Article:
Asia shares slip on N Korean leaders’ death, eurozone fears

Asia shares slip on N Korean leaders’ death, eurozone fears

HONG KONG - Agence France-Presse
Asia shares slip on N Korean leaders’ death, eurozone fears

South Koreans watch a news reporting about the death of North Korean leader Kim Jong Il on TV screens at the Yongsan Electronic shop in Seoul, South Korea, yesterday. AP photo

Asian shares fell yesterday following news that North Korean leader Kim Jong-Il had died, raising geopolitical concerns in the region amid uncertainty over the future of the nuclear-armed nation.

Markets began the day on a low because of worries over the ongoing European debt crisis after Belgium’s credit rating was cut, France’s outlook was lowered and six other eurozone members were put on downgrade watch.

Seoul’s Kospi equity index closed down 3.43 percent, while Tokyo’s Nikkei-225 shed 1.26 percent to close at 8,296 points. Sydney equities tumbled 2.38 percent to 4,060.

Stock exchange indexes in Hong Kong lost 1.18 percent, while Shanghai shed 0.3 percent. Equities in Taipei fell 2.24 percent to 6,633 points..

Stock markets extended their already deep losses amid nervousness about the future direction of North Korea, with little known about Kim Jong-Un, who is in his late 20s and considered inexperienced.

“Kim Jong-Il’s death is the latest spanner in the works. Although a succession plan was already in place, change means uncertainty and uncertainty is not good for markets,” said Stan Shamu, strategist at IG Markets in Melbourne.

South Korea’s government went on an emergency footing, the South’s Yonhap news agency reported. Deputy Finance Minister Choi Jong-Ku said authorities in Seoul would monitor financial markets.
The U.S. dollar jumped to 1,199 Korean won after the news of Kim’s death, from 1,164.30 before. It later eased to 1,173.60.

“Uncertainty is mounting as there are worries over the direction of North Korea and its leadership,” Ichiyoshi Investment Management fund manager Mitsushige Akino said. “Investors are simply in a rush to liquidate their positions.”

Warning from S&P
In a statement, Standard & Poor’s said South Korea’s sovereign credit ratings may be affected if political instability hits North Korea.

Kim’s death “has raised security risks on the Korean peninsula” but South Korea’s “A” foreign currency and “A+” local currency ratings are not affected in the short-term, the agency said.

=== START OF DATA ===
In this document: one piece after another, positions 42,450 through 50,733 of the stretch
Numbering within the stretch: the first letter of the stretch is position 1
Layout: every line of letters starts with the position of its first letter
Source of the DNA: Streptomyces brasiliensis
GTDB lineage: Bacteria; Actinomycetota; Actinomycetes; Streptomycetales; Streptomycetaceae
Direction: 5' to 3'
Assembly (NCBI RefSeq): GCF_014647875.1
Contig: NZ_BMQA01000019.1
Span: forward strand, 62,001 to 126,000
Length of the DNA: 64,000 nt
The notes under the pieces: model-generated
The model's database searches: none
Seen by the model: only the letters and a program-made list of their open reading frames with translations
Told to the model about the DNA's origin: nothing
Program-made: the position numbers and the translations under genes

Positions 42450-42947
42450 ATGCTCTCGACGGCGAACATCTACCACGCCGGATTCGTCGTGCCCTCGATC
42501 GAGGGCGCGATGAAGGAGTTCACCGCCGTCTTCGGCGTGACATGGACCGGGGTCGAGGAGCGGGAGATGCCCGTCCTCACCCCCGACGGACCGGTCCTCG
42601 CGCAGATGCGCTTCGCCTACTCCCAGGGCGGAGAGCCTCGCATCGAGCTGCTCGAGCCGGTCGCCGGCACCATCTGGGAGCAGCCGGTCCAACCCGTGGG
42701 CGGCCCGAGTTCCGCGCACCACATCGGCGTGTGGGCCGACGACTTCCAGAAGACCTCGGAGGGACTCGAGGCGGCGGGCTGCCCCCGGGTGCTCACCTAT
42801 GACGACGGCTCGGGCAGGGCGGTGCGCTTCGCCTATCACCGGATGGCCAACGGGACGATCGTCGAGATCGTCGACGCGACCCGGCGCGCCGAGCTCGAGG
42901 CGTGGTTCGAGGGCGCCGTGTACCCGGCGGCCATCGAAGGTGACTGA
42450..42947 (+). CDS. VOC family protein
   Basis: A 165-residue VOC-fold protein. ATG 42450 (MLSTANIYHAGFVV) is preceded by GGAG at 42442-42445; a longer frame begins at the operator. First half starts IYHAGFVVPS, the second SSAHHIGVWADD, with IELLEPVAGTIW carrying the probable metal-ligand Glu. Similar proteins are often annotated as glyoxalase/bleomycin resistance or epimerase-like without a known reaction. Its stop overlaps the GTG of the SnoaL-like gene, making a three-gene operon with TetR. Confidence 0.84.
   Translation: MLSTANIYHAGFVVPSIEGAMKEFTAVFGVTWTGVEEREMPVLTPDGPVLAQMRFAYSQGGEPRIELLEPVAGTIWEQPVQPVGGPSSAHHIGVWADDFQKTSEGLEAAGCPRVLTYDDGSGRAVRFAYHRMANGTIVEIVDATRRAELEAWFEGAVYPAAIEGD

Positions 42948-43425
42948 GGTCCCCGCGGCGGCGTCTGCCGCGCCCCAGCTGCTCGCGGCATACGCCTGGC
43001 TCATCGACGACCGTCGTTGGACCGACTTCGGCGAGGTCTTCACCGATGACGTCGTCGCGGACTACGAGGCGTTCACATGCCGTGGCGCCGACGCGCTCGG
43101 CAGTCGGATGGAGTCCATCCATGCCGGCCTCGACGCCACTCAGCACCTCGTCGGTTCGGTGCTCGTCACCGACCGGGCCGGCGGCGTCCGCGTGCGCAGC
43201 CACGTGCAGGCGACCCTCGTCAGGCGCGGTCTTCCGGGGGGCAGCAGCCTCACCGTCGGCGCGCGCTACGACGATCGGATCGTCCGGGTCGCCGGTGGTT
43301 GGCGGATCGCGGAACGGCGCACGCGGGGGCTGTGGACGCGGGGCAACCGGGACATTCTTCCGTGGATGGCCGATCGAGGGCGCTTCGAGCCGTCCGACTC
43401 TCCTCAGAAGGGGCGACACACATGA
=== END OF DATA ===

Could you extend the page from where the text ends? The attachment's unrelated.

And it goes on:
“However, security risks and political stability in North Korea could deteriorate rapidly if political succession is not smooth,” S&P said. “South Korea could experience adverse security and financial implications as a result. If sufficiently serious, the creditworthiness of South Korea could be negatively affected.”

Concerns over the eurozone crisis also took their toll. On Friday, Moody’s Investors Service cut Belgium’s credit rating by two notches to Aa3, with a negative outlook, from Aa1. Fitch Ratings lowered its outlook on France’s triple-A rating to negative from stable. The agency also placed six eurozone nations, including Spain and Italy, on watch for downgrade.

In commodity markets, New York’s main contract, light sweet crude for delivery in January, rose two cents to $93.54 a barrel while Brent North Sea crude for February gained 15 cents to $103.50.

Status quo likely to remain

ISTANBUL - Hürriyet Daily News

After Kim Jong-il’s death, the most likely outcome, at least in the short term, is the “maintenance of the status quo,” according to analysts.

“The big issue is whether new leadership will lead to an acceleration of economic reform, increase the risk of a meltdown that ultimately leads to re-unification with the South, or simply maintain the status quo,” said Julian Jessop, the chief economist at London-based Capital Economics. “Kim Jong-un is very much an unknown quantity, but probably too young and weak to make much change quickly,” Jessop said, adding that for now, the most likely outcome is probably the maintenance of the status quo, as “the survival of the regime is not dependent on any one individual.”

Erik Lueth of the Royal Bank of Scotland said the possibility of a military aggression from North Korea is limited. “(Kim Jong Il’s) death was more or less anticipated by the Northern leadership,” Lueth said in a note to investors yesterday. “Despite this, North Korea remained very engaged in efforts to restart the six-party talks ... North Korea has no record of aggression while engaged in negotiations with opponents.” However, Lueth noted that the chances of a “regime collapse” have increased.